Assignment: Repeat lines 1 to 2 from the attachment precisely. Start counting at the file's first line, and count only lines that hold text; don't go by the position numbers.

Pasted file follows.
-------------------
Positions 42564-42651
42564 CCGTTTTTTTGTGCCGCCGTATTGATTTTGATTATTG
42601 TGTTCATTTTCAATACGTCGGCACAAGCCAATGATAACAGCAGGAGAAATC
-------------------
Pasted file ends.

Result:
Positions 42564-42651
42564 CCGTTTTTTTGTGCCGCCGTATTGATTTTGATTATTG